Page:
Cave divers use a distinct set of markers to determine the direction and distance travelled in a cave. These markers must be identifiable through sight and touch should the divers find themselves in limited or zero visibility. Many wreck divers have also adopted using these directional and non-directional markers.
Directional markers are known as "line arrows" in the cave diving community. Many popular cave and wreck diving systems have permanent line arrows at regular intervals (for example, every 30 metres or 100 feet) pointing to the nearest exit. If there is a numerical value displayed on the line arrow, it is most likely identifying the distance to the nearest exit.
Non-directional markers are known as "cookies" in the cave diving community. Cookies are used to mark reference points for divers during circuits and traverses, distinguishing lines at a 'T' intersection, or placed by each member of a team on a jump or gap line to identify who has exited should the team get separated. Non-directional markers should have some form of personal identification printed on them such as initials, or drawings. Some cave divers add a personal tactile element to help identify their marker should they encounter zero visibility; these tactile identifiers may include slits on the side or holes punched through the marker. A non-directional marker is only to be referenced by the diver or team who installed it and should be ignored by others.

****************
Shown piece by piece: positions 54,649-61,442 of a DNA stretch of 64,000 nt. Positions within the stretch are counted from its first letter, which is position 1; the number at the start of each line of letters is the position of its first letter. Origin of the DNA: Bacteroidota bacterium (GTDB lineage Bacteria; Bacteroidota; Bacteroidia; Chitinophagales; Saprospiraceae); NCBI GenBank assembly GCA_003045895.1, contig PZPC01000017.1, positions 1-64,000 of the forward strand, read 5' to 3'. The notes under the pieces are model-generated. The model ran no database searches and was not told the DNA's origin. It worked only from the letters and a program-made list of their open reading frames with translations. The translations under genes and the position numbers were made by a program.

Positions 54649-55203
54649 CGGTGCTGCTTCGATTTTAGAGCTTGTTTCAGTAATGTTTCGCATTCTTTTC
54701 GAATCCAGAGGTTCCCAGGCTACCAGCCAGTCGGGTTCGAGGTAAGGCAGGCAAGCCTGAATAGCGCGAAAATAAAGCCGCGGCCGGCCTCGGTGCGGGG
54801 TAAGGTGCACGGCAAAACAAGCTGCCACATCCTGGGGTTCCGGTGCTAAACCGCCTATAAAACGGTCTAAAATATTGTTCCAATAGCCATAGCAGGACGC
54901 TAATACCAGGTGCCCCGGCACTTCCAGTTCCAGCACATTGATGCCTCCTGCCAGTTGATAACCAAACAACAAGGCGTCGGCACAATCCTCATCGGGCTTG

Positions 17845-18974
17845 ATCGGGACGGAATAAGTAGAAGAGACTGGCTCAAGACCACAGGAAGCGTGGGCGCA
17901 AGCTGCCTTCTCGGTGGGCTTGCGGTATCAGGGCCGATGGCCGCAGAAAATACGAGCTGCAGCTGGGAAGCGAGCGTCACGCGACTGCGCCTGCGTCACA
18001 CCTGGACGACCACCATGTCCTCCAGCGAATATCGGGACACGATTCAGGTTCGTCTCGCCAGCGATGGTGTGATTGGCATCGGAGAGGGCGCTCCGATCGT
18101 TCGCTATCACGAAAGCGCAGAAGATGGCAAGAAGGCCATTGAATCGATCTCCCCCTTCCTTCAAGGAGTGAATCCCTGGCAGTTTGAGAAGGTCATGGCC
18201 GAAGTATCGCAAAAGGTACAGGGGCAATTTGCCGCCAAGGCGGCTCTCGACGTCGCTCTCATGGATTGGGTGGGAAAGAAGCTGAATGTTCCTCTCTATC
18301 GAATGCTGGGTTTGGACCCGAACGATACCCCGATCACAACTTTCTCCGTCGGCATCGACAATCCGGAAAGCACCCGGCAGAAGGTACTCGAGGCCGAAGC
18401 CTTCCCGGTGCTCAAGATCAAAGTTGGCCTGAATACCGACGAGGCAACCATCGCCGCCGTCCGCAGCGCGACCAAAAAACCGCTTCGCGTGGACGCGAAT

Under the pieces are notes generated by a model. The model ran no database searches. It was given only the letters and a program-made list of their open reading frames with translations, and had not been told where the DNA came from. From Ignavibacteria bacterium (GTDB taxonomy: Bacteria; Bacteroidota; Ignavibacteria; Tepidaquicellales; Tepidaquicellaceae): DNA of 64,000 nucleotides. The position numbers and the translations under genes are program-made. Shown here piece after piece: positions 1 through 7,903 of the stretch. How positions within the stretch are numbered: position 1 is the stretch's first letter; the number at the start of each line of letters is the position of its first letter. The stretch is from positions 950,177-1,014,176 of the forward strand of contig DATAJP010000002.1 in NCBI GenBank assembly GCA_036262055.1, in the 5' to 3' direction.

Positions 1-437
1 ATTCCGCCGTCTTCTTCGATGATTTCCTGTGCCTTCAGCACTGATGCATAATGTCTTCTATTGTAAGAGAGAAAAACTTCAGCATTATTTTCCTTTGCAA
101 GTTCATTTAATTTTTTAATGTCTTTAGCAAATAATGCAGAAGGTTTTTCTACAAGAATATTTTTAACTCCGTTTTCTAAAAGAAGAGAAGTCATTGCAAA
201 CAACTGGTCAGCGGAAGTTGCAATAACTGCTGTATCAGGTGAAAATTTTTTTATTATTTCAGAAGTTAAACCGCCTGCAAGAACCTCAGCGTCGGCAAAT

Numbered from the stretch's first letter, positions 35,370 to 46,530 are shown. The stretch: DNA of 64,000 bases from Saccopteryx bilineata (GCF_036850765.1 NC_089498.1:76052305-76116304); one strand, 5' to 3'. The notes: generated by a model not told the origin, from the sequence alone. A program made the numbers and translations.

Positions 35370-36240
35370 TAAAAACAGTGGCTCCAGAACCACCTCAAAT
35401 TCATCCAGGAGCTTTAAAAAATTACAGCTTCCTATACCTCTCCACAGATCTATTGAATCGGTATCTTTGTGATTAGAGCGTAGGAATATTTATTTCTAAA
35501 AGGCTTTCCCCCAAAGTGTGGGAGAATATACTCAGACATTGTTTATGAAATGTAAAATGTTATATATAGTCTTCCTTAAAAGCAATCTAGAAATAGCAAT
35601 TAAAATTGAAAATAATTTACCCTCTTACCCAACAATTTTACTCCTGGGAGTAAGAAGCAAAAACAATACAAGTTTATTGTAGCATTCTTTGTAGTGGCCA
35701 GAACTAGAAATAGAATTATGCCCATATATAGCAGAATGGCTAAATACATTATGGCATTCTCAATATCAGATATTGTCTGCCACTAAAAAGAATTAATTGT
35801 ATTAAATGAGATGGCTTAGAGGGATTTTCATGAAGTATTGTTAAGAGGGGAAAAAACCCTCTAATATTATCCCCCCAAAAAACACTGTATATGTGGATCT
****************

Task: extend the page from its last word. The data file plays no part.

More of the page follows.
Referencing Exit Markers (REM) are a relatively new marker designed to be used as an arrow by the diver placing it and a cookie by others. It's a hybrid marker. A REM is rectangular in shape with slots included enabling divers to attach it to a line. It also has blank space available to include personal or team identification on one side and a small slate on the other to write on for reasons such as survey work, team separation (i.e. I exited the cave at 37 minutes), and more.
You can trust the range of top-quality line markers and cookies from The Scuba Doctor.